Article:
Many people believe that your credit report contains the intimate personal details of your life, ferreted out from interviews with your neighbors, your ex, and your business associates. Not true! You can rest assured that your credit report does not reveal whether you tend to drink too much at office parties, whether you sport a tattoo, or whether you had an eye lift or indulged in a wild fling on your last vacation to Mexico.
The information in your credit report is specific, purely factual, and limited in scope. What it lacks in scope, however, it makes up for in sheer volume of material and length of time it covers. When I talk to high school, college, or technical-school students, I tell them that if they cut a class, chances are no one will notice, but if they fail to pay a bill on time, a multibillion-dollar industry will notice, record it, and tell everyone who asks about them for the next seven years!
• Personal identification information such as your name, Social Security number, addresses (present and past), and your most recent employment history.
• Public-record information on tax liens, judgments, bankruptcies, childsupport orders, and other official information.
• Collection activity for accounts that have been sent to collection agencies for handling.
• Information about each credit account, open or closed (also known as trade lines), such as whom you owe, the type of account (such as a mortgage or installment account), whether the account is joint (shared with another person) or just in your name, how much you owe, your monthly payment, how you’ve paid (on time or late), and your credit limits.
• A list of the companies that have requested your credit file either for promotional purposes (like sending you a hot offer) or in response to your request for more or new credit. Note: The companies that look at your report for promotional purposes don’t appear on the report that prospective creditors see, but they do appear on the copy you can request for your own review.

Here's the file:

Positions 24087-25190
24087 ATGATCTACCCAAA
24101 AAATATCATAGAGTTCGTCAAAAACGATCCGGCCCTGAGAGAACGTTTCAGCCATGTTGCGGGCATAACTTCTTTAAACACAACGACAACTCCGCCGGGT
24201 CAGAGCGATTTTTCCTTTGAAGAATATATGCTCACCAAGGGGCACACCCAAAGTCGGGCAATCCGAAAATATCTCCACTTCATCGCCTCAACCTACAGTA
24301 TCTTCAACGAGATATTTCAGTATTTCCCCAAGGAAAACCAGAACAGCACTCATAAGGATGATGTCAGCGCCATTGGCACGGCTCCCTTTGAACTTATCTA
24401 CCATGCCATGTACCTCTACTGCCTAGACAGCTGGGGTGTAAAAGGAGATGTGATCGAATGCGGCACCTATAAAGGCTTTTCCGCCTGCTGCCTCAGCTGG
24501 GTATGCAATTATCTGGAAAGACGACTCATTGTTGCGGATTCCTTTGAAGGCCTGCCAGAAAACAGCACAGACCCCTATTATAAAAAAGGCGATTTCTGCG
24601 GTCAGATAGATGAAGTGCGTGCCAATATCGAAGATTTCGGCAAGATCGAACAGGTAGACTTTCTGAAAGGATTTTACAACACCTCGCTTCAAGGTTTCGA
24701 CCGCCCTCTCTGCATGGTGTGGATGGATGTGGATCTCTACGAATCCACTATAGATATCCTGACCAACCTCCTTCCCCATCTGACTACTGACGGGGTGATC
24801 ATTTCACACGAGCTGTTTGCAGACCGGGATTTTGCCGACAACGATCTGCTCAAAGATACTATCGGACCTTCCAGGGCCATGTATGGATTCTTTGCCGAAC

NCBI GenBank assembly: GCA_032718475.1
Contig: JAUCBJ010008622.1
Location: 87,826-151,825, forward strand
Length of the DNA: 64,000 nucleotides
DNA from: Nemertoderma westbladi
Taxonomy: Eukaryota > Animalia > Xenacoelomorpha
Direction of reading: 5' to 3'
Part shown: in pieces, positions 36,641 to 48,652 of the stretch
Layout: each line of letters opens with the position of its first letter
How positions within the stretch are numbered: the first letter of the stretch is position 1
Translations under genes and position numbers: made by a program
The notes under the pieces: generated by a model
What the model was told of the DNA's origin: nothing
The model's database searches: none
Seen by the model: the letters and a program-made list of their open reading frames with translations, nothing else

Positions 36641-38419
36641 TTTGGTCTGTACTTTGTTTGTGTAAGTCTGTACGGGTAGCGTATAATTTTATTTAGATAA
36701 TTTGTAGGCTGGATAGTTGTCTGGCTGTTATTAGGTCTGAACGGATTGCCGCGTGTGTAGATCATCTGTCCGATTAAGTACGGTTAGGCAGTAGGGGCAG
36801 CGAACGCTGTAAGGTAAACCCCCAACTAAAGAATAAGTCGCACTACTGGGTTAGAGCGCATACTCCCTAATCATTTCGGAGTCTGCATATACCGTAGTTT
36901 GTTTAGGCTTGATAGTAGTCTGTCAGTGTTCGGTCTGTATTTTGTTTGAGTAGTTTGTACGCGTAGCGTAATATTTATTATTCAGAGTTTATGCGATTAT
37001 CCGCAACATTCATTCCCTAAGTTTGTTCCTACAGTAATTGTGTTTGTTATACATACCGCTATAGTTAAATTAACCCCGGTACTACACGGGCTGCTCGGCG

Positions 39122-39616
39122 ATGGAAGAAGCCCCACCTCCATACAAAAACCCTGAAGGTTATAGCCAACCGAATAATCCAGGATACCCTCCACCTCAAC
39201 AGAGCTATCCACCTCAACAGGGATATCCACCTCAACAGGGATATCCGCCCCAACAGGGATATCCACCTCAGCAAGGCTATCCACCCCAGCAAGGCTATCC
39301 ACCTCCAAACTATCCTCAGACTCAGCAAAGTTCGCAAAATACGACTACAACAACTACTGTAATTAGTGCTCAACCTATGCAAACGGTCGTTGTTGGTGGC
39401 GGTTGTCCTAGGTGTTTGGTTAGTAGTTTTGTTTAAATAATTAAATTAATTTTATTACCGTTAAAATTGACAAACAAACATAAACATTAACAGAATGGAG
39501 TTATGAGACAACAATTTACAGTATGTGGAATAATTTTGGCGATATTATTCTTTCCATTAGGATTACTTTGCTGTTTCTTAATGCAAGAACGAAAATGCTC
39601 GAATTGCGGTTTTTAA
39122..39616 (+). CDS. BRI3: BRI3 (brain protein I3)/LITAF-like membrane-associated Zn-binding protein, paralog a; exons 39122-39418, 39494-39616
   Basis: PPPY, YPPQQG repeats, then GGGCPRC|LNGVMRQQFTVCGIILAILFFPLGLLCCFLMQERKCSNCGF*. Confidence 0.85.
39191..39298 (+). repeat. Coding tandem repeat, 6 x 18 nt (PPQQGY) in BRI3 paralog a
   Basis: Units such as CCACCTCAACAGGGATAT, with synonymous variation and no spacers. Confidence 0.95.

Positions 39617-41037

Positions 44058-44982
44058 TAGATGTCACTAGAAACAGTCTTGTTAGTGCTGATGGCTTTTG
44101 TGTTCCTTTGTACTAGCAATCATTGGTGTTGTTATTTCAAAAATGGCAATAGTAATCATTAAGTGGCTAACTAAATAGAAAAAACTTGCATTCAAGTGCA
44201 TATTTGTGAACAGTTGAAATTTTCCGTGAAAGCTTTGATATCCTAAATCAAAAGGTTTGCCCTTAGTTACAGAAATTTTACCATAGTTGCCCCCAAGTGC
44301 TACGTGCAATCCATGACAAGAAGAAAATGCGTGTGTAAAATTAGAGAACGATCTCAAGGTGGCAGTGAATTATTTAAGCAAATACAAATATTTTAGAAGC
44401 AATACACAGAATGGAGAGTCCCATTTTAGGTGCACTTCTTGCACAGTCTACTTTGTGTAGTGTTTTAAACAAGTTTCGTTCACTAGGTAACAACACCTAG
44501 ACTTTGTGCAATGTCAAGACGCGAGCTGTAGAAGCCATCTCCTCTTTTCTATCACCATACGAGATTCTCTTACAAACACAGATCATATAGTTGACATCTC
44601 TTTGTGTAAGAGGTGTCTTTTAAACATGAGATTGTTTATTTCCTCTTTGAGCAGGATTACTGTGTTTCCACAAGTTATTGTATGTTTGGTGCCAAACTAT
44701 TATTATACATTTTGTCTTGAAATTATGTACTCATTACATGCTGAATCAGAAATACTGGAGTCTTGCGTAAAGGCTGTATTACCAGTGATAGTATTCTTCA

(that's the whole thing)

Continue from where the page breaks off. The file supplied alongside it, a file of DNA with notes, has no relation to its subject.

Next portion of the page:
• An optional message from you that can be up to 100 words in length and that explains any extenuating circumstances for any negative listings on your report.
• An optional credit score. Your credit score is, strictly speaking, not part of your credit report but an add-on that you have to ask for. Just as the information in your credit report may vary from one bureau to another, so your score may vary.
Credit reports used to be very difficult to read. Most of the data appeared in a nearly indecipherable numeric code, which was mystifying to the average reader. Today, although there’s still room for improvement, credit reports are more readily understood by the average person. Each of the three major credit-reporting agencies reports similar credit information but each in its own unique format. Remember: The credit-reporting agencies are competing with each other for business, so they have to differentiate their products.
Among the list of items not included in your credit report are your lifestyle choices, religion, national origin, political affiliation, sexual preferences, friends, and relatives. Additionally, the three major credit-reporting agencies do not collect or transmit data on your medical history, checking or savings accounts, brokerage accounts, or similar financial records.
• Equifax: Go to www.equifax.com and, from the “Products” drop-down menu, click on “Equifax Credit Report”; then click on “See Equifax Credit Report sample.”
• Experian: Go to www.experian.com/consumer_online_products/ credit_report.html and click on “View Sample Report.”
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